Persistent signaling can drive TCR-T cells to mediate inflammatory responses against vital tissues, especially in crucial organs like the brain. Moreover, over-activation or sustained TCR signaling can dampen the therapeutic efficacy leading to T cell exhaustion or cell death. One way to overcome persistent signaling is an inducible system (iM-) to switch the TCR on and off selectively. Different approaches exist to control engineered T cells. Medigene merges its TCR with the 4OH-Tamoxifen (iM-TCR) inducible system, one of the best-characterized “reversible switch” models with numerous beneficial features.

The T cell receptor assembly is a complex process. In humans, 95% of TCRs consist of an alpha (α) chain and a beta (β) chain, which can dimerize and form a heterodimer. 4OH-Tamoxifen-induced dimerization is time- and concentration-dependent, providing flexibility to control levels and duration of TCR expression (Figure 1).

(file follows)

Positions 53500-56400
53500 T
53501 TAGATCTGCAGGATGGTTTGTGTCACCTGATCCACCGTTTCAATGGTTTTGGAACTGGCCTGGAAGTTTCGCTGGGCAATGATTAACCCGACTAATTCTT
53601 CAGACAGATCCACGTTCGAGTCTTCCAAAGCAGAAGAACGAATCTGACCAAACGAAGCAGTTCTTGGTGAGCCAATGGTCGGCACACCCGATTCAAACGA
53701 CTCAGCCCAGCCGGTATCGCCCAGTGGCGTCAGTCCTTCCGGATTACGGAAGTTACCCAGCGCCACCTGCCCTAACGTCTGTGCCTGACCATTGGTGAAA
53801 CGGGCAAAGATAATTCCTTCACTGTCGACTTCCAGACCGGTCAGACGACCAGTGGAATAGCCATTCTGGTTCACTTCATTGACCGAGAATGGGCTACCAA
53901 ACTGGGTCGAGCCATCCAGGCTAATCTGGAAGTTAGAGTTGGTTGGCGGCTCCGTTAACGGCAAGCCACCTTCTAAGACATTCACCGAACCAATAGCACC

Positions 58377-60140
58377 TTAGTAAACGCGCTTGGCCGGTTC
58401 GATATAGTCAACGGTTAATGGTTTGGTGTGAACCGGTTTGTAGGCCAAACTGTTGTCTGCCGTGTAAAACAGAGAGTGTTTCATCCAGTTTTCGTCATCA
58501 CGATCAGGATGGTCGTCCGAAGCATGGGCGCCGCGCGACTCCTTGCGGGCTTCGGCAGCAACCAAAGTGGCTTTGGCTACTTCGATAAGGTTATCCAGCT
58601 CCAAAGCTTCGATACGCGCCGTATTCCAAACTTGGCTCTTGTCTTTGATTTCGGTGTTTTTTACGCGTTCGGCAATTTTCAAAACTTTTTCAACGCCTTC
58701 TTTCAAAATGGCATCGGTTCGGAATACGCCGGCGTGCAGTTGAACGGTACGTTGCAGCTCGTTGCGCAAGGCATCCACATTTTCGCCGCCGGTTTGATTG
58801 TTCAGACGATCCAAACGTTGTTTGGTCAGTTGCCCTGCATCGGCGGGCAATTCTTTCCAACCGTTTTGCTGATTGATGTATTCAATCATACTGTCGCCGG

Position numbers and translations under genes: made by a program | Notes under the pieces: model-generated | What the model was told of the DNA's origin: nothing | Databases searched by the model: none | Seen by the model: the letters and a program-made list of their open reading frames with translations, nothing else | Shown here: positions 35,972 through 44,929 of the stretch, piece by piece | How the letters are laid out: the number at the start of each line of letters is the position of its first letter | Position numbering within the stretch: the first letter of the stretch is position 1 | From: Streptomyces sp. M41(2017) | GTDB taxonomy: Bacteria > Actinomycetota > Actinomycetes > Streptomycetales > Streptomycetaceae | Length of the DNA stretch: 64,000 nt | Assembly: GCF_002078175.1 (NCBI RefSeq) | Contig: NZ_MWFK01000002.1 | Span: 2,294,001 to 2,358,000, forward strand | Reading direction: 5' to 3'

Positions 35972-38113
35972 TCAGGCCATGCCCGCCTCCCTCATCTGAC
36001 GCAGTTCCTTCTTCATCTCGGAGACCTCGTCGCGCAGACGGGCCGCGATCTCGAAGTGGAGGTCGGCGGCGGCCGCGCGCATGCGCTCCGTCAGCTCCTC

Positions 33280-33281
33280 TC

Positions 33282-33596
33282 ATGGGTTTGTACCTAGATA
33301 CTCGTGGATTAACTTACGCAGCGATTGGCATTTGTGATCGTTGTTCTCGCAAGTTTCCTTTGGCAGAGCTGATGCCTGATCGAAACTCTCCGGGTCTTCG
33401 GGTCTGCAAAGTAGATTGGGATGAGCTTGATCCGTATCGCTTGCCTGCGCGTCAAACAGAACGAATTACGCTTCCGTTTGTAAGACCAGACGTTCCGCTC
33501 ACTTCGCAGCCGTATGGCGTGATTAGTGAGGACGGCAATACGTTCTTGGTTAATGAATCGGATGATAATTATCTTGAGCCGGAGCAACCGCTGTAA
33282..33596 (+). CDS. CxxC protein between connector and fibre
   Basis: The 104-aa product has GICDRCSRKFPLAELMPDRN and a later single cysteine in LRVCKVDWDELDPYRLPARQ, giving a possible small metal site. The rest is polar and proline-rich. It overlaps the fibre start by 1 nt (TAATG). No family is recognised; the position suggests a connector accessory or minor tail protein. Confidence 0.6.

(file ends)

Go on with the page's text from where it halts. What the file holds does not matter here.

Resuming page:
Down-regulation of iM-TCRs can help TCR-T cells avoid exhaustion from TCR over-activation (rest periods). Durable responses can be maintained through the re-induction of iM-TCRs. iM-TCRs expand the safety threshold of TCR-T therapies for use against tumors in high-risk tissues such as the brain, liver and heart.

Figure 1:
Mode of Action of iM-TCRs

At Medigene, we are working towards a system whereby we discover highly sensitive, specific and safe TCRs to many different surface or intracellular targets and then equipped the T cell with our iM-TCR which would allow a physician to control the expression of the TCR in the patient by dosing the patient with Tamoxifen application.